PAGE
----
Trump drops in on wedding as protesters plan motorcade before MacArthur fundraiser
BEDMINSTER — President Donald Trump kept up a tradition while spending the weekend at his golf club on Saturday as protesters plan to drive a motorcade past his golf club prior to a fundraiser for congressman Tom MacArthur Sunday afternoon.
The president popped in on the wedding of Laura Pitakowski on Saturday night, according to her Instagram account, and posed for pictures with the new bride and her husband Matthew as first reported by the news website The Hill.
"When POTUS shows up at your wedding....safe to say #gladhillbemine was one for the books," Pitkowski wrote with her post. The picture was remobed from her account on Sunday afternoon.
A second photo showed Trump standing at the reception as guests watched.
An old brochure for the club that said Trump often stops by weddings at the club if his schedule allows, according to the New York Times.
Trump is spending his second weekend as president at the "Summer White House," and hosts a fundraiser for New Jersey congressman Tom MacArthur on Sunday afternoon before heading back to Washington. It's the first political fundraiser Trump has hosted for a member of Congress.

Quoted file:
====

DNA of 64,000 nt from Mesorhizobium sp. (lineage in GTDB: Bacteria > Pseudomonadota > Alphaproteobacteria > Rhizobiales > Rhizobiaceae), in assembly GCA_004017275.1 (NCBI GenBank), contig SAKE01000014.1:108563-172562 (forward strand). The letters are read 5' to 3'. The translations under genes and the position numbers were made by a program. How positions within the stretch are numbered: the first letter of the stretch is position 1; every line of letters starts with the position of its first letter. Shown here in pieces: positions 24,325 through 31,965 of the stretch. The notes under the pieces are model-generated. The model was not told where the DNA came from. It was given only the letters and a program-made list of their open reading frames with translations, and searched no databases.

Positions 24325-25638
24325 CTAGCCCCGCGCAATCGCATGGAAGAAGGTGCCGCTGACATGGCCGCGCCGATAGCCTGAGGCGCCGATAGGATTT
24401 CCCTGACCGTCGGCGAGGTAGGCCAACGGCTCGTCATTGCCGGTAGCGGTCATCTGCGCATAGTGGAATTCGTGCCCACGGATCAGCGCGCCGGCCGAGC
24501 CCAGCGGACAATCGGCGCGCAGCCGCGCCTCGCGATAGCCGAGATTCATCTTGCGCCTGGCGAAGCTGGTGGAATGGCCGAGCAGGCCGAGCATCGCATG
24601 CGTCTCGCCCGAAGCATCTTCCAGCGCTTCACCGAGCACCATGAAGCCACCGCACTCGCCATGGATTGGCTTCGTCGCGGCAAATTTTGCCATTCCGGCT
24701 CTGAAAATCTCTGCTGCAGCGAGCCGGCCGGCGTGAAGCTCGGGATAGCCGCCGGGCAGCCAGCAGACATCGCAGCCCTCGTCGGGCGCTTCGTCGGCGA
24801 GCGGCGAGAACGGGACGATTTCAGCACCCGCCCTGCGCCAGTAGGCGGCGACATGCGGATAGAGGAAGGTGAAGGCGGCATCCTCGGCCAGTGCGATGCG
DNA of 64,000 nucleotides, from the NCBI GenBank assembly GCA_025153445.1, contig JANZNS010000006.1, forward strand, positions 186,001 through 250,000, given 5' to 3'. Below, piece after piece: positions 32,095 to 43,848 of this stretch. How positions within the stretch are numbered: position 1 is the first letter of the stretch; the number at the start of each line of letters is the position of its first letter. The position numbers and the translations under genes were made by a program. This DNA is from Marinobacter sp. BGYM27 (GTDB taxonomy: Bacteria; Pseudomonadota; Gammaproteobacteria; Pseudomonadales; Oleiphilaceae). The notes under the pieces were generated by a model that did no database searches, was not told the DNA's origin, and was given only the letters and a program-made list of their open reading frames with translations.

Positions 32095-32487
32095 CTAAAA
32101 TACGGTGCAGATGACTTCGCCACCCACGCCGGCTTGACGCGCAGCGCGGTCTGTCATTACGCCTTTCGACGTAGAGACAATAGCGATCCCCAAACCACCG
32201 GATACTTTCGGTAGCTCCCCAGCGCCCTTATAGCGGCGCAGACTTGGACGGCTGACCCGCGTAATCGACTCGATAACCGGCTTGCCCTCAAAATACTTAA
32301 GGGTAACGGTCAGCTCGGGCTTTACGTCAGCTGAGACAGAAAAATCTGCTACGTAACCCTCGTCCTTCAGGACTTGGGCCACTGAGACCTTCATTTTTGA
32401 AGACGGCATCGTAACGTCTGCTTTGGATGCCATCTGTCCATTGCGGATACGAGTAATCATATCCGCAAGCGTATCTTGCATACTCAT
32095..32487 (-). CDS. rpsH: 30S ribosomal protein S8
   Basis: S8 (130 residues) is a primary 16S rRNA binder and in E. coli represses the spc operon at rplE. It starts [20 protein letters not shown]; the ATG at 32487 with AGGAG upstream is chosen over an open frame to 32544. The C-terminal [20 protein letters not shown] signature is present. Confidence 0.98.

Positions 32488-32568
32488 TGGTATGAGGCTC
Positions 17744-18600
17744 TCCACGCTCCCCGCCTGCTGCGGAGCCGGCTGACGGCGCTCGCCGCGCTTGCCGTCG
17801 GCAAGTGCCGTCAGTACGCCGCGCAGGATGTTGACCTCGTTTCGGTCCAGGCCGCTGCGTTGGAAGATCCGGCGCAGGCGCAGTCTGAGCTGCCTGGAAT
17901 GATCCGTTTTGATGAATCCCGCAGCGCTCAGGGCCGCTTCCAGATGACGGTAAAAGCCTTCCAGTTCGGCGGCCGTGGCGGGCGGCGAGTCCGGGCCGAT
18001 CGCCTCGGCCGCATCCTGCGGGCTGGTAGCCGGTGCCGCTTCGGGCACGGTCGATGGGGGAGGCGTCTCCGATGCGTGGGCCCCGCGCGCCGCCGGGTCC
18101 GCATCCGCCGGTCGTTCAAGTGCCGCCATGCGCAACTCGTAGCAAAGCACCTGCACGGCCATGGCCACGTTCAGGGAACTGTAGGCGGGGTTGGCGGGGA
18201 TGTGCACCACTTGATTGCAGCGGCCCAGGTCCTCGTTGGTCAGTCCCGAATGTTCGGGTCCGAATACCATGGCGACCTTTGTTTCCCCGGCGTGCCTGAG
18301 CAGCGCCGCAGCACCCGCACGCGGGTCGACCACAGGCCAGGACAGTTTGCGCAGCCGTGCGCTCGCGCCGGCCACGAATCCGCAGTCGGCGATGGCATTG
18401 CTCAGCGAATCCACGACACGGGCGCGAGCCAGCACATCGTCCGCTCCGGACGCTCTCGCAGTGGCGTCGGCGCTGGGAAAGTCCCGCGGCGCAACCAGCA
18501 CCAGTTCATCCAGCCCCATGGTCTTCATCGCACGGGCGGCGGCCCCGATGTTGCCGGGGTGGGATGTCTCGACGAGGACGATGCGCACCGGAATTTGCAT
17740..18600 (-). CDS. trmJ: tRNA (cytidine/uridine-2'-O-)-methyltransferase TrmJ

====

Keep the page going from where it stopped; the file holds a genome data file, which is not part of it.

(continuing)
Several groups that have dogged MacArthur over his role in crafting a healthcare bill that addressed concerns about pre-existing conditions plan a motorcade drive by Trump's club before the event starts at 4 p.m.
Analilia Mejia of NJ Working Families told New Jersey 101.5 the "People's Motorcades" have been going on for about a month and called it "one part protest and one part parade."
She said many of MacArthur's constituents from the third Congressional district that spans the length of the state from Camden County to Ocean County are among the over 100 people who have committed to participate in Sunday's motorcade.
"We're all outraged that he is going the extra mile to essentially take away healtcare from millions of Americans, many of which have pre-existing conditions," Mejia siad.
MacArthur said his amendment protects pre-existing conditions, a sticking point among many lawmakers. Many conservatives were won over by the amendment, which creates an $8 billion pool of money to help people with pre-existing medical conditions afford coverage. The change to the law would allow insurers to raise premium prices for people with such pre-existing conditions.
Contact reporter Dan Alexander at Dan.Alexander@townsquaremedia.com.
More from WOBM